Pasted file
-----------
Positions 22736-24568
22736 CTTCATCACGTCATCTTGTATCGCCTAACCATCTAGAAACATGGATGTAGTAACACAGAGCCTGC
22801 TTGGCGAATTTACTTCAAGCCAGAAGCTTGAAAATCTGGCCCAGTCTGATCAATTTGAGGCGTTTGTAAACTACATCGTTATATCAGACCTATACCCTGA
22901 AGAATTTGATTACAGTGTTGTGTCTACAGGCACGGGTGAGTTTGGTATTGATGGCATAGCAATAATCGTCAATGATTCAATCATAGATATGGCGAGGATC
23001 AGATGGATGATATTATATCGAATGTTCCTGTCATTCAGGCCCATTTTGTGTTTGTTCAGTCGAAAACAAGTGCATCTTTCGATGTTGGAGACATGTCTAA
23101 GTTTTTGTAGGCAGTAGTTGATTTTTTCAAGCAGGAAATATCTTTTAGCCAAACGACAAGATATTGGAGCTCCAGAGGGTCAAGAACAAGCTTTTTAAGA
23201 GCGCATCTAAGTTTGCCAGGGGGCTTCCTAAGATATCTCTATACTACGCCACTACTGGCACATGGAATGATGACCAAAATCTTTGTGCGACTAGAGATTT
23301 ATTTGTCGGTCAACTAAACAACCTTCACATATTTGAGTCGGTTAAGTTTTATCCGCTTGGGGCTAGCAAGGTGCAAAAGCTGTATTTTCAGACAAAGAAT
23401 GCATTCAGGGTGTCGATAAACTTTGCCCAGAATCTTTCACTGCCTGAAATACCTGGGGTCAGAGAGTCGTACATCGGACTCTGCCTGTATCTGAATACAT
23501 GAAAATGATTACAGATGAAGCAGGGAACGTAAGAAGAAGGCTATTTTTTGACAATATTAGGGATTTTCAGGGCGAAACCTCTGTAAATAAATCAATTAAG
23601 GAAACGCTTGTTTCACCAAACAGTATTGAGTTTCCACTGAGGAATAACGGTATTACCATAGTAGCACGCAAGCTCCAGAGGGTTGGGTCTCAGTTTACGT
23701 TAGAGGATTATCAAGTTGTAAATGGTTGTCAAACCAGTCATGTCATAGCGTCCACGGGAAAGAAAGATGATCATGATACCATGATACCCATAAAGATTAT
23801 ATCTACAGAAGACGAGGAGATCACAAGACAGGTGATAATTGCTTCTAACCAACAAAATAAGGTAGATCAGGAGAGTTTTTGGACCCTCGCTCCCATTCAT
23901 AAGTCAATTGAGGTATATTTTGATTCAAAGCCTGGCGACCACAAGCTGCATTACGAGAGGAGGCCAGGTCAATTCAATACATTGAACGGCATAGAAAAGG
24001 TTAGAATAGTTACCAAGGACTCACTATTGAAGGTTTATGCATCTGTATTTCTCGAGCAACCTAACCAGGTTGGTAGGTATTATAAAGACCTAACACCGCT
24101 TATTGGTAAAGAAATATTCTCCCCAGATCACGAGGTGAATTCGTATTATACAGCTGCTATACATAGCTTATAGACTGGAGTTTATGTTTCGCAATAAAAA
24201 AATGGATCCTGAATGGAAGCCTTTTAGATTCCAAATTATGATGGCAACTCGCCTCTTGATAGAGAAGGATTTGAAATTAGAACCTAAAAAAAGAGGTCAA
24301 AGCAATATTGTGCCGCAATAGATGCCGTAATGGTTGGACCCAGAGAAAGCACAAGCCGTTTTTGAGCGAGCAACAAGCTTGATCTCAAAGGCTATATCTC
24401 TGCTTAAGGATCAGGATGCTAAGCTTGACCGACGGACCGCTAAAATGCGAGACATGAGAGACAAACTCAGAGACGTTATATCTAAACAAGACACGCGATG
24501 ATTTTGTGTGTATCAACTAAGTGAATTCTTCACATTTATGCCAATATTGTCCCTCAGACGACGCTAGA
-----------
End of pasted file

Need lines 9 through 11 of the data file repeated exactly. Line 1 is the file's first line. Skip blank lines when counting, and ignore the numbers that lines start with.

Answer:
23401 GCATTCAGGGTGTCGATAAACTTTGCCCAGAATCTTTCACTGCCTGAAATACCTGGGGTCAGAGAGTCGTACATCGGACTCTGCCTGTATCTGAATACAT
23501 GAAAATGATTACAGATGAAGCAGGGAACGTAAGAAGAAGGCTATTTTTTGACAATATTAGGGATTTTCAGGGCGAAACCTCTGTAAATAAATCAATTAAG
23601 GAAACGCTTGTTTCACCAAACAGTATTGAGTTTCCACTGAGGAATAACGGTATTACCATAGTAGCACGCAAGCTCCAGAGGGTTGGGTCTCAGTTTACGT